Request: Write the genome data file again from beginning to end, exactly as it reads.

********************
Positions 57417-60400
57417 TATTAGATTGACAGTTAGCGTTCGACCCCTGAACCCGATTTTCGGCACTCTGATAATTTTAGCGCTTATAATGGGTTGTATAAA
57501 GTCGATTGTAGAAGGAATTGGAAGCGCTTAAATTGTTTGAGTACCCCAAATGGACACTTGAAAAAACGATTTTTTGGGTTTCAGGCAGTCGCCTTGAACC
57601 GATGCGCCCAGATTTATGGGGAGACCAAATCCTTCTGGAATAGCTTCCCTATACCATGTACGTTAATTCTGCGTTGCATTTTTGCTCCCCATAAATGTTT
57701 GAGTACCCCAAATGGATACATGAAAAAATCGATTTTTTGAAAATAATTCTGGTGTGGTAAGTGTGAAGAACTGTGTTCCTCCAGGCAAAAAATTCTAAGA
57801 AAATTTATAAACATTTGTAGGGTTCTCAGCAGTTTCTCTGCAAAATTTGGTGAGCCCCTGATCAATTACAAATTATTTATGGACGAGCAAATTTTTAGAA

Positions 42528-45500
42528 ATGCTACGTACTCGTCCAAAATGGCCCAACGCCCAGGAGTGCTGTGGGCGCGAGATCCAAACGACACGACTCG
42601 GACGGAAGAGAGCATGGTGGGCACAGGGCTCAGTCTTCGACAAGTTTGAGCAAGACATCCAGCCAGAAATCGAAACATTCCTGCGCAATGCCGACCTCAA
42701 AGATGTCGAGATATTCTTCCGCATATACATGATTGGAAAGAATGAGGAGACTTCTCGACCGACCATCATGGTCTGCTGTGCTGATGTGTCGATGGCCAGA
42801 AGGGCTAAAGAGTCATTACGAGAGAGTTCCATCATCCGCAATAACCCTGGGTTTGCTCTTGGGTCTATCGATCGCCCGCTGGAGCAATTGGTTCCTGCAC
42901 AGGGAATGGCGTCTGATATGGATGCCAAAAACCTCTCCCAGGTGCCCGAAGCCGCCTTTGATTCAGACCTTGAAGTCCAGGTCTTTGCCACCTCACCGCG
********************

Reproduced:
Positions 57417-60400
57417 TATTAGATTGACAGTTAGCGTTCGACCCCTGAACCCGATTTTCGGCACTCTGATAATTTTAGCGCTTATAATGGGTTGTATAAA
57501 GTCGATTGTAGAAGGAATTGGAAGCGCTTAAATTGTTTGAGTACCCCAAATGGACACTTGAAAAAACGATTTTTTGGGTTTCAGGCAGTCGCCTTGAACC
57601 GATGCGCCCAGATTTATGGGGAGACCAAATCCTTCTGGAATAGCTTCCCTATACCATGTACGTTAATTCTGCGTTGCATTTTTGCTCCCCATAAATGTTT
57701 GAGTACCCCAAATGGATACATGAAAAAATCGATTTTTTGAAAATAATTCTGGTGTGGTAAGTGTGAAGAACTGTGTTCCTCCAGGCAAAAAATTCTAAGA
57801 AAATTTATAAACATTTGTAGGGTTCTCAGCAGTTTCTCTGCAAAATTTGGTGAGCCCCTGATCAATTACAAATTATTTATGGACGAGCAAATTTTTAGAA

Positions 42528-45500
42528 ATGCTACGTACTCGTCCAAAATGGCCCAACGCCCAGGAGTGCTGTGGGCGCGAGATCCAAACGACACGACTCG
42601 GACGGAAGAGAGCATGGTGGGCACAGGGCTCAGTCTTCGACAAGTTTGAGCAAGACATCCAGCCAGAAATCGAAACATTCCTGCGCAATGCCGACCTCAA
42701 AGATGTCGAGATATTCTTCCGCATATACATGATTGGAAAGAATGAGGAGACTTCTCGACCGACCATCATGGTCTGCTGTGCTGATGTGTCGATGGCCAGA
42801 AGGGCTAAAGAGTCATTACGAGAGAGTTCCATCATCCGCAATAACCCTGGGTTTGCTCTTGGGTCTATCGATCGCCCGCTGGAGCAATTGGTTCCTGCAC
42901 AGGGAATGGCGTCTGATATGGATGCCAAAAACCTCTCCCAGGTGCCCGAAGCCGCCTTTGATTCAGACCTTGAAGTCCAGGTCTTTGCCACCTCACCGCG